A sharp cry broke from the spy's lips. He threw himself forward, thrust out his neck, expanded his eyes, clenched his hands.
"Good God!" he cried hoarsely, almost inarticulately; "you do not mean that! You forget—I am not to die until morning."
"I have said nothing of morning," replied the general, coldly; "that was an assumption of your own. You die now."
"But, General, I beg—I implore you to remember; I am to hang! It will take some time to erect the gallows—two hours—an hour. Spies are hanged; I have rights under military law. For Heaven's sake, General, consider how short—"
"Captain, observe my directions."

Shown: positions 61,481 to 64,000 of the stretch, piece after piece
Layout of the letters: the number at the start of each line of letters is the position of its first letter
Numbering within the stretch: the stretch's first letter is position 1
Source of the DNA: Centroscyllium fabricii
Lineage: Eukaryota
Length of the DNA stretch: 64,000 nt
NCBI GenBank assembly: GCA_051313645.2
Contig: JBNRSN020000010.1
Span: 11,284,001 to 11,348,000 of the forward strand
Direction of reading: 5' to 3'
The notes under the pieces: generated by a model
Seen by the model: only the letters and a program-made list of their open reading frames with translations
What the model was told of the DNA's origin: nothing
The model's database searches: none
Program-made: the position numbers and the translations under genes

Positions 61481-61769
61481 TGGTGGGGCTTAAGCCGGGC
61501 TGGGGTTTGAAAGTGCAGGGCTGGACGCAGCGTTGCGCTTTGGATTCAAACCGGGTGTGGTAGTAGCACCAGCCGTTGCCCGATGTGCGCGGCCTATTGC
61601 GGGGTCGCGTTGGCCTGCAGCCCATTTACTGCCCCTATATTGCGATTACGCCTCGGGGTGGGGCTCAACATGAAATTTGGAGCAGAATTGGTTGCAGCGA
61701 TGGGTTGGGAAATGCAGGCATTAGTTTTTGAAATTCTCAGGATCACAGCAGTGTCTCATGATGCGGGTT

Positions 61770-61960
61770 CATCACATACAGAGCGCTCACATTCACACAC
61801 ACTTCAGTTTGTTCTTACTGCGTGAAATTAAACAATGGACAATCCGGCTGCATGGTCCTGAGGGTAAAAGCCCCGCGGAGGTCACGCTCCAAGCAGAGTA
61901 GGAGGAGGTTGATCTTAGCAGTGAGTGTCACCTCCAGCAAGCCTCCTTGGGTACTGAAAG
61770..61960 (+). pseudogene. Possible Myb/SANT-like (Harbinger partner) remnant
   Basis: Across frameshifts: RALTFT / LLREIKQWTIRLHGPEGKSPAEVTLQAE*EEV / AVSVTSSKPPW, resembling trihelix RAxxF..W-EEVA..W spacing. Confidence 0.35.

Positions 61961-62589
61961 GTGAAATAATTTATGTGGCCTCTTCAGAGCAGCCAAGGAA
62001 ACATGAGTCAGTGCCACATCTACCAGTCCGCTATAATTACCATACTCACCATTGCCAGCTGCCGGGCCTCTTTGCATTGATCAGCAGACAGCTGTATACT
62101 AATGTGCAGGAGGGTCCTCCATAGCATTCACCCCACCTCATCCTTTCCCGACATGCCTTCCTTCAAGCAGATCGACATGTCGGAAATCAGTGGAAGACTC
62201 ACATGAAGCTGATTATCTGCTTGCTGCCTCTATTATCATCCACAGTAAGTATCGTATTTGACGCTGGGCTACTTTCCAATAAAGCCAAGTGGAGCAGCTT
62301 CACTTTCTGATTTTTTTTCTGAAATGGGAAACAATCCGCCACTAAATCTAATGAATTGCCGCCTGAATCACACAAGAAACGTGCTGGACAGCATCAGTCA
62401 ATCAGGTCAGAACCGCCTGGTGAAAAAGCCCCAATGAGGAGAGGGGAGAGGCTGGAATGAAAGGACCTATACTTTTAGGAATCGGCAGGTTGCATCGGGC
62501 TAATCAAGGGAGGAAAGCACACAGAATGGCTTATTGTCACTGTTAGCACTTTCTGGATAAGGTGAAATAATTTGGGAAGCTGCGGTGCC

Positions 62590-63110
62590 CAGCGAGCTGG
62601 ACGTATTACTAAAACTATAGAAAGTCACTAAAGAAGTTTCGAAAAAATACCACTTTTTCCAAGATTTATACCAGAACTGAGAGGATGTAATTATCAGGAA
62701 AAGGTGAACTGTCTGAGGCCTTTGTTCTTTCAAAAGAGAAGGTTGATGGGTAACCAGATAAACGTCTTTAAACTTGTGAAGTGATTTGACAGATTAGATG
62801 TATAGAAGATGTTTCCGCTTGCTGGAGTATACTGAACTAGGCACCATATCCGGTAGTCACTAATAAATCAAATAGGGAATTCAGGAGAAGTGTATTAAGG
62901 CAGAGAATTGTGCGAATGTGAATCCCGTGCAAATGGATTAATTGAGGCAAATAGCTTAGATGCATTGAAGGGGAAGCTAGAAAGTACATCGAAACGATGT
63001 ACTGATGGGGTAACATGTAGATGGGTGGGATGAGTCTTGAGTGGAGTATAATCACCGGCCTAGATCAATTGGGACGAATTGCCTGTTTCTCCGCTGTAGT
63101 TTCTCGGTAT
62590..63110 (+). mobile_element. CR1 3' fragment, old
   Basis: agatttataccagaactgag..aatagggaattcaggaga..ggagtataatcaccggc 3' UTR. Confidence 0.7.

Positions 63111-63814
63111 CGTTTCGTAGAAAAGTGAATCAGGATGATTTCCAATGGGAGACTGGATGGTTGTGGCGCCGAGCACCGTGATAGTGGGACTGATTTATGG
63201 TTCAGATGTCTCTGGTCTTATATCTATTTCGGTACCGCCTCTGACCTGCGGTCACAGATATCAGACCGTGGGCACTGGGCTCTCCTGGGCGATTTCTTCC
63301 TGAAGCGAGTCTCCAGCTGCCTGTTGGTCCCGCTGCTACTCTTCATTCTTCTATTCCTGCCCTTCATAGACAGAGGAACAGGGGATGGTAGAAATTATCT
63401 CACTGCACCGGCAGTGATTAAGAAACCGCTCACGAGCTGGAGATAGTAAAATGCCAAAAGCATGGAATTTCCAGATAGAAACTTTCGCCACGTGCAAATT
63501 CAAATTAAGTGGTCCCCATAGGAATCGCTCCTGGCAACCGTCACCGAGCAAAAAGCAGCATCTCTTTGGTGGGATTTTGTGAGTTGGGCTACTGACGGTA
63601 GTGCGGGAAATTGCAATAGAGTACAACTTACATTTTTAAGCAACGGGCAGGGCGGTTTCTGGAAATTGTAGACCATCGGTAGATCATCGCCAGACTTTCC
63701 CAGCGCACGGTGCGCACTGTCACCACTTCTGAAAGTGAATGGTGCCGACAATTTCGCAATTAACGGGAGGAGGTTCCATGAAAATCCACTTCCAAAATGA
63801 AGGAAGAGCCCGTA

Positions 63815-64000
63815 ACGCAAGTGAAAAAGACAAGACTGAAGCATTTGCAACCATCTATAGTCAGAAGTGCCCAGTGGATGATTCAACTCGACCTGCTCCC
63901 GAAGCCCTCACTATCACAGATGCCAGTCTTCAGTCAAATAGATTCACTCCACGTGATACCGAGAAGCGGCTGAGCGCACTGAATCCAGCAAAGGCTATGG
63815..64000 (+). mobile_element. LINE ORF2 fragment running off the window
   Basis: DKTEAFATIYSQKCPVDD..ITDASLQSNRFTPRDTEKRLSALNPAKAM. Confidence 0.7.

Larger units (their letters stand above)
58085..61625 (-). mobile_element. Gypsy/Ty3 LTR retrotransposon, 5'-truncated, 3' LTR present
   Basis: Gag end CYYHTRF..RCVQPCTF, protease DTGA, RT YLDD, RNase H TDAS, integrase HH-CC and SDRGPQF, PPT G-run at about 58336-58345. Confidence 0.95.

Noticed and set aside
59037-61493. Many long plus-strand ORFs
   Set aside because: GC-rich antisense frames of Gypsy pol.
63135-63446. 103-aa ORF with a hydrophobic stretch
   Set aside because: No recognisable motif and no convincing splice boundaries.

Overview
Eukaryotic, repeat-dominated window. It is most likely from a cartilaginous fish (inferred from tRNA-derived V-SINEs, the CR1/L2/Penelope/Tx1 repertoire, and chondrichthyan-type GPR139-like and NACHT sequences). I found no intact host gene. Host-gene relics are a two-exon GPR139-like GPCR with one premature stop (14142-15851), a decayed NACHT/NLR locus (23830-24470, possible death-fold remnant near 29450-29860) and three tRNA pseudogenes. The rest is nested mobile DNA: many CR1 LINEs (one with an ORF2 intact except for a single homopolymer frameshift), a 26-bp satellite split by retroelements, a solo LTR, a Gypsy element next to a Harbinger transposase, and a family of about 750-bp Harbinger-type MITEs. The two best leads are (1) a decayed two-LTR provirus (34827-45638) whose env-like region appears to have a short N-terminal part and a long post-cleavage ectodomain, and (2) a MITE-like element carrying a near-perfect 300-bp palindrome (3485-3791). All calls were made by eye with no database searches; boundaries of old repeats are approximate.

The officer drew his sword and fixing his eyes upon the prisoner pointed silently to the opening of the tent. The prisoner hesitated; the officer grasped him by the collar and pushed him gently forward. As he approached the tent pole the frantic man sprang to it and with cat-like agility seized the handle of the bowie-knife, plucked the weapon from the scabbard and thrusting the captain aside leaped upon the general with the fury of a madman, hurling him to the ground and falling headlong upon him as he lay. The table was overturned, the candle extinguished and they fought blindly in the darkness. The provost-marshal sprang to the assistance of his Superior officer and was himself prostrated upon the struggling forms. Curses and inarticulate cries of rage and pain came from the welter of limbs and bodies; the tent came down upon them and beneath its hampering and enveloping folds the struggle went on. Private Tassman, returning from his errand and dimly conjecturing the situation, threw down his rifle and laying hold of the flouncing canvas at random vainly tried to drag it off the men under it; and the sentinel who paced up and down in front, not daring to leave his beat though the skies should fall, discharged his rifle. The report alarmed the camp; drums beat the long roll and bugles sounded the assembly, bringing swarms of half-clad men into the moonlight, dressing as they ran, and falling into line at the sharp commands of their officers. This was well; being in line the men were under control; they stood at arms while the general's staff and the men of his escort brought order out of confusion by lifting off the fallen tent and pulling apart the breathless and bleeding actors in that strange contention.